4 Ways to Tell If Your Company Is Too Big to Manage
In recent years, we’ve heard much about “too big to fail,” but one of the nightmares of organizational life is “too big to manage.”
At a certain point, yesterday’s entrepreneurial, agile organization known for innovation and creativity can often morph into a clunky, behemoth not even Rube Goldberg could keep up with.
The trouble is, growing organizations can easily become overwhelmed by bureaucracies and torn apart by turf. As you aspire to grow your business, two critical questions you must ask yourself are: At what point does an organization become too big to manage? And what, if anything, can you do to prevent helming such a company?
For starters, it'll help to know a hulking, unmanageable company when you see one. Here are four signs that an organization is in danger of succumbing to its own weight:
1. The core mission statement has become diffuse. When an organization is vital, its mission statement is clear and provides a rallying cry not only for tactics and strategy, but also delineates everything from sales strategy to research and development. In a vibrant, growing firm, the mission statement is a touchstone that legitimizes all activities. Clunky organizations, on the other hand, either cling to an antiquated vision statement or stand behind one that is too broad or too ambiguous.
2. The main business function fades. In their early stages, most startups have a highly focused business strategy, with a specific service or product they intend on delivering. As organizations become larger, they can lose sight of these core activities. Maybe they grow by mergers and acquisitions, adding product upon product, or service upon service, and scotch-taping the pieces together under the banner of “solution-driven not product-driven.”
This ad hoc philosophy can backfire when companies fail to integrate their component products and services into an integrated solutions approach, which can give them a focused business strategy. Steer clear of growth for the sake of growth, as it can lead to sprawling and, ultimately, inefficient businesses.
3. The watchwords are "organized anarchy." Even too big to manage organizations have structure. But don't mistake structure for a solid business. After all, a house of cards has plenty of structure on its surface. Inside, it is clear that sections are flimsy and tenuous.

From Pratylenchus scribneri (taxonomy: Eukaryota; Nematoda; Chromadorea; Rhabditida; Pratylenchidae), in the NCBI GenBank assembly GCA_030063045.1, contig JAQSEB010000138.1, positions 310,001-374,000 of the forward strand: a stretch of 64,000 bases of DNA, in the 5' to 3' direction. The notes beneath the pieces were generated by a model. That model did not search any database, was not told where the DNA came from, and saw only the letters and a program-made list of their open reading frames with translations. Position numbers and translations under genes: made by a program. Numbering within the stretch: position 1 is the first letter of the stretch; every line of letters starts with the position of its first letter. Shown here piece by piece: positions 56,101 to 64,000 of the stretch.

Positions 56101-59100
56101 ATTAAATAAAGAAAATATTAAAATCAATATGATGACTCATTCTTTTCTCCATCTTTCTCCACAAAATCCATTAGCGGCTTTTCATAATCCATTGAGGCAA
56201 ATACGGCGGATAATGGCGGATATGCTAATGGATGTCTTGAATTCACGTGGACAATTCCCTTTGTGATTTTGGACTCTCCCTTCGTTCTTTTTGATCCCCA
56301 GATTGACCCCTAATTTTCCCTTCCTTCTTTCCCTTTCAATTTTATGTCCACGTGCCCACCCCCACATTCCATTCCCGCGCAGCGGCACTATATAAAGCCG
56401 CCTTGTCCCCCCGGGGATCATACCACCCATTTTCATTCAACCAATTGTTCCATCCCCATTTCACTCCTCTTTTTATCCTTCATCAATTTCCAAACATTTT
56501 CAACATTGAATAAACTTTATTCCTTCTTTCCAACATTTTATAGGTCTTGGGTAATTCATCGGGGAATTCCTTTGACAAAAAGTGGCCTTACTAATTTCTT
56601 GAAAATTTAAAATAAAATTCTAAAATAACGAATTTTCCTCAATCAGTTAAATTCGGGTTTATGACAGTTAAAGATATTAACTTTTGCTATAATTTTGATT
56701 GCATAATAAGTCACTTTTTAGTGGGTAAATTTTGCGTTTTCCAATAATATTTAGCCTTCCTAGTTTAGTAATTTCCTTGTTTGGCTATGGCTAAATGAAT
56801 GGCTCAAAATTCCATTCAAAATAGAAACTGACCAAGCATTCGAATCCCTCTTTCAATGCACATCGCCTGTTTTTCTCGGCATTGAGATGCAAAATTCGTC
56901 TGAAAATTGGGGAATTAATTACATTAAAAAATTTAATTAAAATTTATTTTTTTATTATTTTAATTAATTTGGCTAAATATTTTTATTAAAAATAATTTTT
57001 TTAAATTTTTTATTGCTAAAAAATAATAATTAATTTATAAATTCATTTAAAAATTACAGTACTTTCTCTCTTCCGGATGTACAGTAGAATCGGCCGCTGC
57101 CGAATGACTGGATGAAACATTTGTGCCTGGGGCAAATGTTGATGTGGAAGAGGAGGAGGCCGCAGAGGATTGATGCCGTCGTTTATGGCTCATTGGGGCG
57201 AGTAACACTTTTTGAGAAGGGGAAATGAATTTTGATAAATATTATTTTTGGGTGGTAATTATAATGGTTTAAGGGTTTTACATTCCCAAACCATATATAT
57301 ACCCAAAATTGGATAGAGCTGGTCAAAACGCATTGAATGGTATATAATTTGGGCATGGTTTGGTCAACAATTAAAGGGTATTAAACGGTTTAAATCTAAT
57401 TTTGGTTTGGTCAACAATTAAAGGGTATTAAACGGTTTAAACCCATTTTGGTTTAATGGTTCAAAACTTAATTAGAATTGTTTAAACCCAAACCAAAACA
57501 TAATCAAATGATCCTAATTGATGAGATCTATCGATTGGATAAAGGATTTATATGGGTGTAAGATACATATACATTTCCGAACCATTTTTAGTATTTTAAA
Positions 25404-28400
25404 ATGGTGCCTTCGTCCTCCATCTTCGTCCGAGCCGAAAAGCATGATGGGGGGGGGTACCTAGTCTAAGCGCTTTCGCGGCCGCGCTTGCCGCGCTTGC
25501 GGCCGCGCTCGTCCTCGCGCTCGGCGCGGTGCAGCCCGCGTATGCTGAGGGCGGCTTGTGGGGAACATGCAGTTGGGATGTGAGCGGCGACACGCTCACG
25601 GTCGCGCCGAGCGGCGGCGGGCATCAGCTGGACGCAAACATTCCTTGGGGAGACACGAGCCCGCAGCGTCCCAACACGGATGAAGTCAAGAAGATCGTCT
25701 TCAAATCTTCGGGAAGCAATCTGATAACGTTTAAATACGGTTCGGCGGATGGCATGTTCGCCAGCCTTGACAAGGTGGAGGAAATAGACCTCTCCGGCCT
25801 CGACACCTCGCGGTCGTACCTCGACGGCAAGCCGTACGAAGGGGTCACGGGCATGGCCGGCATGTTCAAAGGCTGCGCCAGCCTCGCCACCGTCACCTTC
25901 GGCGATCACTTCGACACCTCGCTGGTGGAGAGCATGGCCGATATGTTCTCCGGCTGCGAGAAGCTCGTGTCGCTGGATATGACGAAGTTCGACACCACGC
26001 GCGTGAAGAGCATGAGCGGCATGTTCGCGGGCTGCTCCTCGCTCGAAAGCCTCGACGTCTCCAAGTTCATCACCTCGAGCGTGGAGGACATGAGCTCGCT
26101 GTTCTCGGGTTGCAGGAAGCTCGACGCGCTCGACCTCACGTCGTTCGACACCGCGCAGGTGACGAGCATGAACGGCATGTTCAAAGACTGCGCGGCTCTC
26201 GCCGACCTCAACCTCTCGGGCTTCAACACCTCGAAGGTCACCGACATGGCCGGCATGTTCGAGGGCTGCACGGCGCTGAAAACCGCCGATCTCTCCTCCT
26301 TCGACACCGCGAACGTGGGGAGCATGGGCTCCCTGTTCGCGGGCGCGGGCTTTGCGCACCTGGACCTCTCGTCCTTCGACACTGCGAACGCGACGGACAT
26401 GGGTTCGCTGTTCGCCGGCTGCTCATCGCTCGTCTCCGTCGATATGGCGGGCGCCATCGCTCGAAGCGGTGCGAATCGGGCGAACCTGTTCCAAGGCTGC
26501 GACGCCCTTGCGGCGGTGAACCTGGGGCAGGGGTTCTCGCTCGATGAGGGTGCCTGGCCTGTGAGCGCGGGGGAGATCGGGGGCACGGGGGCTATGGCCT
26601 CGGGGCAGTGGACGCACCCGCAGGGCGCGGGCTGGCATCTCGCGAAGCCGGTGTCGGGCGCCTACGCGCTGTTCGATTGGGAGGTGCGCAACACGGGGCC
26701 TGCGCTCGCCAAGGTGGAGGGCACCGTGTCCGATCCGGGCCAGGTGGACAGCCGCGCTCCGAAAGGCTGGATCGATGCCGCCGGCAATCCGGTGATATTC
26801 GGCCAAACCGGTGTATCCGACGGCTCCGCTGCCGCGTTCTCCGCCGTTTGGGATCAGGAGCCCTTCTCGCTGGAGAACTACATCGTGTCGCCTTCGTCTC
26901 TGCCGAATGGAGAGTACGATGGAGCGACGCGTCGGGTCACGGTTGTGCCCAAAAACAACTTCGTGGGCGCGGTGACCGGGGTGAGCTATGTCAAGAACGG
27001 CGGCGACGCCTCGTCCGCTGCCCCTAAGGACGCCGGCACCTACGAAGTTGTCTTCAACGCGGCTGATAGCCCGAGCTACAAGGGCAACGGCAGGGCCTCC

In companies, business segments may not be integrated, functions and processes could be duplicated, and R&D may run parallel paths in numerous sectors. Accountability is diffuse, and the organization itself resembles a corporate serfdom. And in many arenas, the organization has lost control.
4. The organizational culture is schizophrenic. Successful organizations, at their best, not only know where they are going and how to get there, but the culture of the organization is clearly defined. Culture, as a key motivator of performance, in a company that lacks proper guidance, becomes ambiguous. Individuals are often told that they are valued members of the community, but are disproportionately driven by the bottom line.
On one hand, there is a sense of collective and unity, and on the other, there is desperate drive to succeed and achieve immediately. It is unclear what is valued and what isn't, and people can become alienated from the normative community that motivated them to contribute to the common mission when the organization was at its most successful.
A clunky company is, essentially, misaligned. The vision statement is diffuse, the focal business function is lost, anarchy reigns, and the organization culture does not motivate appropriately. In these companies, the critical alignment between values, culture, structure, and behavior is lost.
With the appropriate leadership, such unwieldy companies can reemerge and be reinvigorated. They usually have the resources to succeed, but what they need is the focused pragmatic leadership to take charge before they waste away.
SAMUEL BACHARACH is the co-founder of Bacharach Leadership Group (BLG), specializing in leadership development programs with an emphasis on micro-skills: change, execution, negotiation and coaching. He is the McKelvey-Grant professor of organizational behavior at Cornell University’s ILR School. His books include Get Them on Your Side and Keep Them on Your Side.
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